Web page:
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by Paul Nolan Hyde
The word "intelligences" (plural) occurs frequently in LDS literature, having reference to the period of the premortal existence of mankind. The term has received two interpretations by writers within the Church: as the literal spirit children of Heavenly Parents and as individual entities existing prior to their spirit birth. Because latter-day revelation has not clarified the meaning of the term, a more precise interpretation is not possible at present.
The scriptural source for the word "intelligences" is the book of Abraham 3:21-22. The Lord instructed the patriarch Abraham regarding the premortal experiences of all who have been or ever will be upon the earth. Among those events was the Council in Heaven, at which the Father's Plan of Salvation for his children was discussed. Abraham wrote of this, "Now the Lord had shown unto me, Abraham, the intelligences that were organized before the world was; for he stood among those that were spirits, and he saw that they were good; and he said unto me: Abraham, thou art one of them" (Abr. 3:22-23). The Prophet Joseph Smith spoke of intelligences as follows: "God himself, finding he was in the midst of spirits and glory, because he was more intelligent, saw proper to institute laws whereby the rest could have a privilege to advance like himself. The relationship we have with God places us in a situation to advance in knowledge. He has power to institute laws to instruct the weaker intelligences, that they may be exalted with himself, so that they might have one glory upon another, and all that knowledge, power, glory, and intelligence, which is requisite in order to save them" (TPJS, p. 354).
Concerning man's premortal existence, the Lord revealed to Joseph Smith, "Man was also in the beginning with God. Intelligence, or the light of truth, was not created or made, neither indeed can be" (D&C 93:29). "Intelligence," as used here, is singular, and it is not clear from this passage if it refers to individual, conscious identity. As noted, Abraham referred to the spirit offspring of God as organized intelligences, apparently using the word "intelligences" to mean "spirits." Church authorities have indicated that spirit birth was not the beginning. Spencer W. Kimball, then a member of the Quorum of the Twelve, wrote, "Our spirit matter was eternal and co-existent with God, but it was organized into spirit bodies by our Heavenly Father" (The Miracle of Forgiveness, p. 5, Salt Lake City, 1969). Marion G. Romney, of the First Presidency, speaking of people's divine origin as children of God, stated, "Through that birth process, self-existing intelligence was organized into individual spirit beings" (Ensign 8 [Nov. 1978]:14). Bruce R. McConkie, an apostle, wrote:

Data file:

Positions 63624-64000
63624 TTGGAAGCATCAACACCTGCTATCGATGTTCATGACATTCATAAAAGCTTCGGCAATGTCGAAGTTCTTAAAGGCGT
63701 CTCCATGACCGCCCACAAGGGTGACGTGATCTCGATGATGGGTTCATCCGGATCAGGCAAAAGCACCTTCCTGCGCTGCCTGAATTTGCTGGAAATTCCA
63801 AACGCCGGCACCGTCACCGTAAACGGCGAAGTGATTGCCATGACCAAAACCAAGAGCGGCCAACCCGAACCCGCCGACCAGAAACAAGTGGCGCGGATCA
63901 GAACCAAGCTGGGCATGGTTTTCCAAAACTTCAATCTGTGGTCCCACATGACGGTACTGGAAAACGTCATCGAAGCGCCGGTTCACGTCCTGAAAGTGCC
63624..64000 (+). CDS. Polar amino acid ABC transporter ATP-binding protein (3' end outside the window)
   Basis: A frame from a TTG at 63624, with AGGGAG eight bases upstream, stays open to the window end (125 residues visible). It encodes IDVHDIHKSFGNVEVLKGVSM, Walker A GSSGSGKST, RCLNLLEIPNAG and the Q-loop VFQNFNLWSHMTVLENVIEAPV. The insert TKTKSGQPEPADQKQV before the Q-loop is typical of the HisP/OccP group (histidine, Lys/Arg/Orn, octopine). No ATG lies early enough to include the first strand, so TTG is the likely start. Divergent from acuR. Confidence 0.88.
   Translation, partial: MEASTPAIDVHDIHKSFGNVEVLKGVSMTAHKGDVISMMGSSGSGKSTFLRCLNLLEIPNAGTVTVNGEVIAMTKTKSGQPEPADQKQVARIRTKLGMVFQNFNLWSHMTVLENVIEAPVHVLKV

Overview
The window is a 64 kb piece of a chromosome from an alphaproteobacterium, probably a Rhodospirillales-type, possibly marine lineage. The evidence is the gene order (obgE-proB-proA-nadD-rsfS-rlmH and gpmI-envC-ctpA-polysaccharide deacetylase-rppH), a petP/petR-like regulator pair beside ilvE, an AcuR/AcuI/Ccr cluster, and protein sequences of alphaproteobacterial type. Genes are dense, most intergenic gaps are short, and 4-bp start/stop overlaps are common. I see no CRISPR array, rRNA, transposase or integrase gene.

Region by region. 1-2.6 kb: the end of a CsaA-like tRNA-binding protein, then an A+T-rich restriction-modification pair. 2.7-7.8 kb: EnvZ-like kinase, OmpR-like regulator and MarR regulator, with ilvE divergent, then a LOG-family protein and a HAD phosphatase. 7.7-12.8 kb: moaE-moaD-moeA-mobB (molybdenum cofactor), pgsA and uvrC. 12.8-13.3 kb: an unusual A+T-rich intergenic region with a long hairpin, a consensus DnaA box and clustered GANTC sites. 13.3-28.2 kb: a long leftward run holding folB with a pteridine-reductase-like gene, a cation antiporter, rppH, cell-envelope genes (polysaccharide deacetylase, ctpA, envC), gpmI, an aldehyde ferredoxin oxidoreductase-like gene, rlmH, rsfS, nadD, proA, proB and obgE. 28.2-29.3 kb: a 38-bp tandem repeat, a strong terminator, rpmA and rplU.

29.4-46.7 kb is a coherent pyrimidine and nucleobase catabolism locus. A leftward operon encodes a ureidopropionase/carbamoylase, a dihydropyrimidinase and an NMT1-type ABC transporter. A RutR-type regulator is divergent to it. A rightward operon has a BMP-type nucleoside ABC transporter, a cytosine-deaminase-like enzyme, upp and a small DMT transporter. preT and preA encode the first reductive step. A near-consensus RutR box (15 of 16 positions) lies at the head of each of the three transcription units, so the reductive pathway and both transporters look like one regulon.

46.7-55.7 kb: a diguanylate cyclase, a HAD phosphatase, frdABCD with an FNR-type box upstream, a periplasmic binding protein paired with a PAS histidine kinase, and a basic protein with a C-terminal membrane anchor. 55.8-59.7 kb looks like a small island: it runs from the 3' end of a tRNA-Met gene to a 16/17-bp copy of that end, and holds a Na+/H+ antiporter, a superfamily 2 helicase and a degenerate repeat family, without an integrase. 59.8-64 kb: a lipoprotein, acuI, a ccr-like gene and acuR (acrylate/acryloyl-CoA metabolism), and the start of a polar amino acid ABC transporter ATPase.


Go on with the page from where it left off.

Abraham used the name intelligences to apply to the spirit children of the Eternal Father. The intelligence or spirit element became intelligences after the spirits were born as individual entities (Abr. 3:22-24). Use of this name designates both the primal element from which the spirit offspring were created and also their inherited capacity to grow in grace, knowledge, power, and intelligence itself, until such intelligences, gaining the fulness of all things, become like their Father, the Supreme Intelligence [MD, p. 387].
While the revelations leave no doubt as to the existence of intelligent matter prior to its being organized as spirits, speculation sometimes arises regarding the nature of premortal existence and whether there was individual identity and consciousness prior to birth as a spirit. Some hold that the terms "intelligence" and "intelligences" have reference to a form of prespirit conscious self-existence, which included individual identity, variety, and agency (so reasoned B. H. Roberts, pp. 401-423). Others maintain that while these characteristics, attributes, and conditions are eternal, they essentially came together for each individual at the spirit birth. The question of whether prespirit intelligence had individual identity and consciousness remains unanswered. Elder Joseph Fielding Smith gave this caution in 1936:
Some of our writers have endeavored to explain what an intelligence is, but to do so is futile, for we have never been given any insight into this matter beyond what the Lord has fragmentarily revealed. We know, however, that there is something called intelligence which always existed. It is the real eternal part of man, which was not created or made. This intelligence combined with the spirit constitutes a spiritual identity or individual [p. 10].
No formal pronouncements have been made by the leading councils of the Church to clarify what additional meanings and attributes may be assigned to the word "intelligences," beyond that which identifies intelligences as spirit children of God.
(See First Estate; Intelligence; Premortal Life; Spirit Body; Basic Beliefs home page; Premortal Existence home page)
McConkie, Bruce R. Mormon Doctrine, pp. 386-87. Salt Lake City, 1966.
Roberts, B. H. "Immortality of Man." IE 10 (Apr. 1907):401-423.
Smith, Joseph Fielding. Progress of Man. Salt Lake City, 1936.
Encyclopedia of Mormonism, Vol. 2, Intelligences
Copyright © 1992 by Macmillan Publishing Company
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